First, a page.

“Historically, nonbanks have had a lot less regulation than banks. So, by giving them a safety and soundness regulator you are taking away a regulatory advantage – that is, less regulation – that they have had as financial institutions,” he said.
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“What it effectively does is create safety and soundness standards for guarantors, aggregators and servicers, as if they were banks. There’s been this long debate about what you do about the nondepository institutions, and this would empower FMIC to supervise private-party participants like banks,” said Laurence Platt, a partner with K&L Gates LLP.
Specifically, the potential rules would apply to aggregators, which serve to collect mortgages and pack them into securities, and guarantors, or firms that provide the private capital to back those securities. Mortgage servicers that process payments and provide other services to mortgages inside those securities would also be included under the FMIC’s regulatory umbrella, according to the bill.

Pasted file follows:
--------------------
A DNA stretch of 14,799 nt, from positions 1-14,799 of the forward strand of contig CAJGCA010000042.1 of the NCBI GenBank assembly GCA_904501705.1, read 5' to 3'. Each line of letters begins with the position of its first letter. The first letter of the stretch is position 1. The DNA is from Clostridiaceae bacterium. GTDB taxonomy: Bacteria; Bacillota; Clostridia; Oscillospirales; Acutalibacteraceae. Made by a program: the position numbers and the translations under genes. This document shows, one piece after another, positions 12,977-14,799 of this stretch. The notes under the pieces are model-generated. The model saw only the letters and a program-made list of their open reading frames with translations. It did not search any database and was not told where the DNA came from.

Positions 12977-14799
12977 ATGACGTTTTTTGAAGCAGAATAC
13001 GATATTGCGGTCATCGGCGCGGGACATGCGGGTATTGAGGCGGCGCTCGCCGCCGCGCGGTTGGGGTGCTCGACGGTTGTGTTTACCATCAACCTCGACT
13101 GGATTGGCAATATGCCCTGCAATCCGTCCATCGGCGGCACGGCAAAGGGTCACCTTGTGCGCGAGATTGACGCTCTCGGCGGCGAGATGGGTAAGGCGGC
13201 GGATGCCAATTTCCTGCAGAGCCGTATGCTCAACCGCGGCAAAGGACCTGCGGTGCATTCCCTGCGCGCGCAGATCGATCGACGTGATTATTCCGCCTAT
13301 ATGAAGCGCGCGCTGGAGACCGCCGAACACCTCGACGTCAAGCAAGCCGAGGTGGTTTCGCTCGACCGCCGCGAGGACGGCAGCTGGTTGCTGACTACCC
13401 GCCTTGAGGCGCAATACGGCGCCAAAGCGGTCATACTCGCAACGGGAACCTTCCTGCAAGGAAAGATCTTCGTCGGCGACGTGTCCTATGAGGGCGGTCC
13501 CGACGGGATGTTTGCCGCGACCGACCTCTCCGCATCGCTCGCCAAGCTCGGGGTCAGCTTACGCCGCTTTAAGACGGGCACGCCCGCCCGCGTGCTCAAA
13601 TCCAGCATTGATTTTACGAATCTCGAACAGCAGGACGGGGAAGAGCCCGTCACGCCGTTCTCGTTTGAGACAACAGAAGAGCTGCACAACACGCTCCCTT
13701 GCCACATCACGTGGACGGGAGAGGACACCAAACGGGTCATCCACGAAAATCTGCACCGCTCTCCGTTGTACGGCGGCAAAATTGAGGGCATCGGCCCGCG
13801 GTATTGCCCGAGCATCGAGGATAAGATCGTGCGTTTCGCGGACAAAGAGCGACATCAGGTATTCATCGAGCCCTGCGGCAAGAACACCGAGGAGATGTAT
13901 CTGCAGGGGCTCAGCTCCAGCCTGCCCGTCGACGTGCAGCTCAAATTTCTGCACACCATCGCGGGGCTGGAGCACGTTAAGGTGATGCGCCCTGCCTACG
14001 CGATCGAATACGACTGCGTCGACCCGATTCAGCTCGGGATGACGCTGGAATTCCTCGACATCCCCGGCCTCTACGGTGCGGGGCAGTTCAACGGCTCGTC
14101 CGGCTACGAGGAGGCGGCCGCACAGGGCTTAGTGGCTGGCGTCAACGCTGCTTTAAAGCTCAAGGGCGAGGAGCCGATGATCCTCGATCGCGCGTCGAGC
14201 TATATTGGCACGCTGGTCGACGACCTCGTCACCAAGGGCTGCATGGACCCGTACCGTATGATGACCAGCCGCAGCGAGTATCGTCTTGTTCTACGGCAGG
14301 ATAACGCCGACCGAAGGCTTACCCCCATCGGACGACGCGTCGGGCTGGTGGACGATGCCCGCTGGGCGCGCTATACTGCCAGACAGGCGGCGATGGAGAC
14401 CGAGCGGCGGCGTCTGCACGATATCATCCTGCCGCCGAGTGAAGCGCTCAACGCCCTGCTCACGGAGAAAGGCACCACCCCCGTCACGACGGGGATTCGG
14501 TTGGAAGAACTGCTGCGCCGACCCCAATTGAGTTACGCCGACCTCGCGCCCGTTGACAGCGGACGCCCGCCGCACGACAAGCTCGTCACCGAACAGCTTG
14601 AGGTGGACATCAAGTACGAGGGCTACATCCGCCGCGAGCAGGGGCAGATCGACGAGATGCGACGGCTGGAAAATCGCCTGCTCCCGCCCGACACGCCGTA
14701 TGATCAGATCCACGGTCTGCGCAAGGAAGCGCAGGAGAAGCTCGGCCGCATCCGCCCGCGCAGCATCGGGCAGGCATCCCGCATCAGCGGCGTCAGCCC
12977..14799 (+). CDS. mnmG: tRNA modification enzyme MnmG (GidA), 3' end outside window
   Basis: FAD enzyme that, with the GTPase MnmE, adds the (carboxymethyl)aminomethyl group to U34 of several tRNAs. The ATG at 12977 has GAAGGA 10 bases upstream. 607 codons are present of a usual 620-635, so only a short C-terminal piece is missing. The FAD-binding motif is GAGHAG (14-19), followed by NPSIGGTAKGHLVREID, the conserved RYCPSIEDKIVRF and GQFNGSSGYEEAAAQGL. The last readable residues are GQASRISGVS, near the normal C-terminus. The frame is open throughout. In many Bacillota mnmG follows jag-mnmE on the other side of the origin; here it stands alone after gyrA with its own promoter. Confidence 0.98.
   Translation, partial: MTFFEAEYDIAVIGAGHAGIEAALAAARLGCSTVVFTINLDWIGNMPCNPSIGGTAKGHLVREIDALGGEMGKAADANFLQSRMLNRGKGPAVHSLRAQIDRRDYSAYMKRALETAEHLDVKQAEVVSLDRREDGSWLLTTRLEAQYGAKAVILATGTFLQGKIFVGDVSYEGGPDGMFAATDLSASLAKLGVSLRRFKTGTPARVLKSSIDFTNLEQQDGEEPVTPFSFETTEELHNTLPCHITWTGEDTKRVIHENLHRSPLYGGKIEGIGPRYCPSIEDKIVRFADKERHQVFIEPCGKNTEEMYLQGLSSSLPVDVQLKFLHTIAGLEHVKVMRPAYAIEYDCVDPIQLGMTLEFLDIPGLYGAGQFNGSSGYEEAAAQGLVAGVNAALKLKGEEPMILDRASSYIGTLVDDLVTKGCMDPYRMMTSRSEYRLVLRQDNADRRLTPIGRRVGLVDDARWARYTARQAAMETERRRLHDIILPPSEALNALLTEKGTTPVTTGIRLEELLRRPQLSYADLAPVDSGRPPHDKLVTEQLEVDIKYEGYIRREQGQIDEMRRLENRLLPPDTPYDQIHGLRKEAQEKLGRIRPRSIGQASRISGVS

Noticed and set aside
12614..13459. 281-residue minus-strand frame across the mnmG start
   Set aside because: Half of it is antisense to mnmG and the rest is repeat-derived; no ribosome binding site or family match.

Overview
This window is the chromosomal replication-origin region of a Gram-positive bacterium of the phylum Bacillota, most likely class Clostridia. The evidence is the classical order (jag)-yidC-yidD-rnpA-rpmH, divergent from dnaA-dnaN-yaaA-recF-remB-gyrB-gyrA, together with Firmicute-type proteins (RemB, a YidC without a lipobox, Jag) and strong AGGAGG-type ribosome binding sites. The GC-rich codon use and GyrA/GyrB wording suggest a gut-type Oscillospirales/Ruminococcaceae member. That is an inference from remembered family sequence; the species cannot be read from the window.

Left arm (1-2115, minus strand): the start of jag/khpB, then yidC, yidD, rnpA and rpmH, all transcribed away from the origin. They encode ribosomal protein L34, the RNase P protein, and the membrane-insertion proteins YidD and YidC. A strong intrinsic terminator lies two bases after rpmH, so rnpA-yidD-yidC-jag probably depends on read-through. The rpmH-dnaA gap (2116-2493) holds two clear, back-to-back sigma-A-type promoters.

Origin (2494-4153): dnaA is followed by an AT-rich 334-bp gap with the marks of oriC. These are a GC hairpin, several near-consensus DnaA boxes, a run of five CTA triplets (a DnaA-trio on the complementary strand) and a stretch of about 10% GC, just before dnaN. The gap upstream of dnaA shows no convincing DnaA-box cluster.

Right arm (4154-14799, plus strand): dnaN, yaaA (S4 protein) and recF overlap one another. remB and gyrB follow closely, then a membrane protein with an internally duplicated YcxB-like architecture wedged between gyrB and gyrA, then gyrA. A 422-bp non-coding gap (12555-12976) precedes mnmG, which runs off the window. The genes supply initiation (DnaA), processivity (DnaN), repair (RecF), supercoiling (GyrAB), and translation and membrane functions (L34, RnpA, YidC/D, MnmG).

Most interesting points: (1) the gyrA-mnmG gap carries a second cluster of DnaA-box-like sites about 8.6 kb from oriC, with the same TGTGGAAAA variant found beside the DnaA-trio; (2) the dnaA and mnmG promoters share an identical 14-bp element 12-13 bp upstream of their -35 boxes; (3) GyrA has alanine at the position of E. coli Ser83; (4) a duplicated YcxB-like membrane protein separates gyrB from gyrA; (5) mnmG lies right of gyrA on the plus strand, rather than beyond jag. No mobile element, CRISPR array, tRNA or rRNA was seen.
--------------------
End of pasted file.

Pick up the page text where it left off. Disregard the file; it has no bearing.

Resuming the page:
The FMIC would also have the power to force the largest guarantors and aggregators to maintain higher capital standards than their smaller competitors as a way to mitigate the risk of any such market player becoming too big to fail, and will be able to limit such firms’ market share if they get too big, according to the bill.
Underwriting standards for mortgages that would be backed by the FMIC would match, as much as possible, the Consumer Financial Protection Bureau’s qualified mortgage standards, which went into effect in January, according to the legislation.
Moreover, the FMIC would be able to write regulations for force-placed insurance that is applied to mortgages where borrowers do not purchase their own private mortgage insurance under the legislation. The CFPB and other regulators have tackled perceived problems in the force-placed insurance market in recent months.
Extending those capital and other safety and soundness requirements to nonbank firms would be akin to extending supervision authority of nonbank mortgage servicers and other firms to the CFPB, a power granted by the Dodd-Frank Act, Reiss said.
“It can be described as part of the effort since the passage of Dodd-Frank to regulate the breadth of the financial services industry instead of one part of it, the banking sector,” he said.